Workshops to scale student success innovations

Follow-ups with Follow-ons: Ongoing Wave I Projects Host Workshops for New Institutions

Workshops and conferences are popular tactics for scaling a proven innovation that uses technology to improve outcomes for students so that it attains broader adoption.  In a workshop, new adopters have hands-on opportunities to use the innovation, time with those already using the new approach in varied institutional settings, and time for interacting with the project’s leaders and others interested in it.  (And there are usually muffins, coffee, and boxed lunches for all.)  Last week, NGLC  staff had the opportunity to take part in workshops offered by two Wave I grantees that are now continuing to develop their projects with follow-on funding from NGLC: IUPUI’s Cyber Peer-Led Team Learning and Cerritos College’s Kaleidoscope Project.

The National Adoption Workshop for cyber-Peer Led Team Learning brought together the project leaders from IUPUI; representatives from Purdue University, one of their scaling partners; and institutional teams – in most cases a faculty member and a member of the information technology staff – from 11 other campuses, including Ohio State University, the University of New Hampshire, two campuses of the University of Texas, Portland State University, and the University of West Georgia. The concept of cyber peer-led team learning is based on small groups of current students in a class meeting via videoconference to work on specific problems that the course instructor has developed. An “advanced peer” – that is, a student who has taken the same course successfully in a prior term – leads and guides the discussion, which incorporates use of a virtual whiteboard as well as video and audio.

Several students who had taken part as peer leaders, both at IUPUI and at Purdue, also joined the conference. Their enthusiastic participation helped keep the sessions lively.  After a short introduction to the theory and pedagogical basis of peer-led team learning, the approach to which cPLTL represents a technology-enhanced variant, the workshop participants learned about best practices for selecting and training the peer leaders and about using the technology (in IUPUI’s case, Adobe Connect is employed). They entered the videoconference environment themselves, with small groups in separate breakout rooms , and also tried their hands at developing the problems for use in the peer-led sessions. During the second day of the workshop, participants heard from IUPUI’s internal evaluator about the demonstrated success that the project has had in improving student learning outcomes – as well as some of the challenges in designing research to measure that success when multiple institutions are involved.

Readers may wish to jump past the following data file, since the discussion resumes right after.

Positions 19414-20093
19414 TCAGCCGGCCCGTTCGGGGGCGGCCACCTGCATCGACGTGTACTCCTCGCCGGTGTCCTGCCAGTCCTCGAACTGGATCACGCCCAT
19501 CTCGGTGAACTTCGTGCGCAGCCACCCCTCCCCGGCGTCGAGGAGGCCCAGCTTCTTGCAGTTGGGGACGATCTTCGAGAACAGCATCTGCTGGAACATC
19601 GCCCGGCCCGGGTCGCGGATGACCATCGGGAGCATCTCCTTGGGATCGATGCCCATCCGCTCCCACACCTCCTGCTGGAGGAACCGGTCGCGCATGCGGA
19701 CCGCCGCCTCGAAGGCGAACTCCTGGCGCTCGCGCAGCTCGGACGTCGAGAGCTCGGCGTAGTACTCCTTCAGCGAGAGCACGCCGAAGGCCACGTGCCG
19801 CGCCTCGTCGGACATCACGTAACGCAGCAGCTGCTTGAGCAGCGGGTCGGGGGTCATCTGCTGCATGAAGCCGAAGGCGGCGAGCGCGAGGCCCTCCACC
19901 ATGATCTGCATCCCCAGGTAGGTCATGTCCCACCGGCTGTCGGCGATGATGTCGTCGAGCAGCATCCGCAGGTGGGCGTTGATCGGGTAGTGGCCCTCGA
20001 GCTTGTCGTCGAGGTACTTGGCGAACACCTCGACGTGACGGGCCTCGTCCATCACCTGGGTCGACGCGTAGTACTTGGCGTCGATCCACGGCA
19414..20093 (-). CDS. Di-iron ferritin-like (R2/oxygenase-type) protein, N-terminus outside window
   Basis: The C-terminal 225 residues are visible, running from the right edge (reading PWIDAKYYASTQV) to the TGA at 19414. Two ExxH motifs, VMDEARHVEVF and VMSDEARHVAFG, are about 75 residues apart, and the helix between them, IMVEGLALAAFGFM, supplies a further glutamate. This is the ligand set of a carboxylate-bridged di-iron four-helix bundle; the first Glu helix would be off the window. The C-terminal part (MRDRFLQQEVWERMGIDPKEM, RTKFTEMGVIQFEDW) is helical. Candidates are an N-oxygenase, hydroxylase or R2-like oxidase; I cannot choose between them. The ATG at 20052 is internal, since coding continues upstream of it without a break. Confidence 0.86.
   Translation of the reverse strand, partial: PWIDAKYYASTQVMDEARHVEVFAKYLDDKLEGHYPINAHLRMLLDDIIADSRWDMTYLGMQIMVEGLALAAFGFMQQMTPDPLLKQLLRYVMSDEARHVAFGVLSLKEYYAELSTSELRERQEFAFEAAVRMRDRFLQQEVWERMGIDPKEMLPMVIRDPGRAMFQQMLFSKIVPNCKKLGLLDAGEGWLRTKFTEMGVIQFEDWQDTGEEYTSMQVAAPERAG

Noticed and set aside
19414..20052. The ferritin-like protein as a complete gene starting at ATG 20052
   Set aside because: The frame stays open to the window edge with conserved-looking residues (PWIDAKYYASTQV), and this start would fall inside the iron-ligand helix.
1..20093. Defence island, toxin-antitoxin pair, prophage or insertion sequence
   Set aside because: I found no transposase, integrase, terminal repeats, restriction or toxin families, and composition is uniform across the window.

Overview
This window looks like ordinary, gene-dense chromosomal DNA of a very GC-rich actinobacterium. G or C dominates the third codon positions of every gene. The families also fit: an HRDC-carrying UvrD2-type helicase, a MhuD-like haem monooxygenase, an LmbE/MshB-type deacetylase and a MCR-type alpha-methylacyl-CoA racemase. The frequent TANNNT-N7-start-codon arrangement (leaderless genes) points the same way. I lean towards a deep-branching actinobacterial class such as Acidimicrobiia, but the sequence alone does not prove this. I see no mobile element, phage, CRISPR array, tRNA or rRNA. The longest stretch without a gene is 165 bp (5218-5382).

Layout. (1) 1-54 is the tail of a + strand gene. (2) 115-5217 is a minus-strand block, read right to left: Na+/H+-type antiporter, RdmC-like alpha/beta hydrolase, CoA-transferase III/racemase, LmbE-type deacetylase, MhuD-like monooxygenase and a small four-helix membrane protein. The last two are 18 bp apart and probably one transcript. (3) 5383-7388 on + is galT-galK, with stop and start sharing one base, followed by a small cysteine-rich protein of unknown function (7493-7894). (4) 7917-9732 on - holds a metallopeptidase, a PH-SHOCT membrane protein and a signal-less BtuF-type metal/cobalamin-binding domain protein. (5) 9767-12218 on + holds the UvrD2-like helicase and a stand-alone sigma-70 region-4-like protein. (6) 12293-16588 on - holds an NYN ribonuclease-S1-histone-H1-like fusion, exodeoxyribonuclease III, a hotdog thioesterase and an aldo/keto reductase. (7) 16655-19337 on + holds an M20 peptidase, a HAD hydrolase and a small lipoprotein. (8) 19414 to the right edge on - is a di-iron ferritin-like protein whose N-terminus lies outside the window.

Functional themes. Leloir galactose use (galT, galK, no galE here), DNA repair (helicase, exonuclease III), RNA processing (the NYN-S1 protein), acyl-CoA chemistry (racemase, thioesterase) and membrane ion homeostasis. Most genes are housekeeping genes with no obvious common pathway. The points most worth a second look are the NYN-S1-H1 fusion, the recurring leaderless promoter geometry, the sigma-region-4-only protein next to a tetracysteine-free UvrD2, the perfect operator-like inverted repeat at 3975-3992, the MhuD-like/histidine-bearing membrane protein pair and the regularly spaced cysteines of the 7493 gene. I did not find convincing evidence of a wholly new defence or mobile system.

As a key activity of their follow-on work, the Kaleidoscope Project, which originated at Cerritos Community College, is bringing 20 new campuses on board to join the effort to create and adopt course designs collaboratively, across multiple institutions, using exclusively open educational resources. At their Open Education Leadership Summit in Denver, Colorado, institutional representatives from some of the campuses that have joined in the past year joined with those who’ve been on board since the project got under way in 2011. The first day’s program was organized as a succession of rapid planning segments, with short, provocative presentations by leaders in the field of open educational resources, including David Wiley, Shuttleworth Fellow and Lumen Learning; Candace Thille, Carnegie Mellon’s Open Learning Initiative; Dean Florez, Twenty Million Minds Foundation; and Michael Feldstein, e-Literate. Several of the project leaders from the campuses that took part in Project Kaleidoscope’s first phase also spoke.  After time for questions and discussion in each segment, participants entered issues and ideas into an online system which allowed the group to prioritize those ideas for further consideration in follow-up after the session.  For this NGLC observer, the lively and engaged conversations at the summit served to reinforce the aspects of the collaborative course design process that seem to make a difference, as shared in a post here in April by project manager Kim Thanos: the participation of multiple institutions in the development of each course design, the foundation of each design in student learning outcomes rather than “covering content,” and the focus on using assessments beyond the level of individual student performance,  at the level of the project itself, to measure and improve the effectiveness of the course designs.

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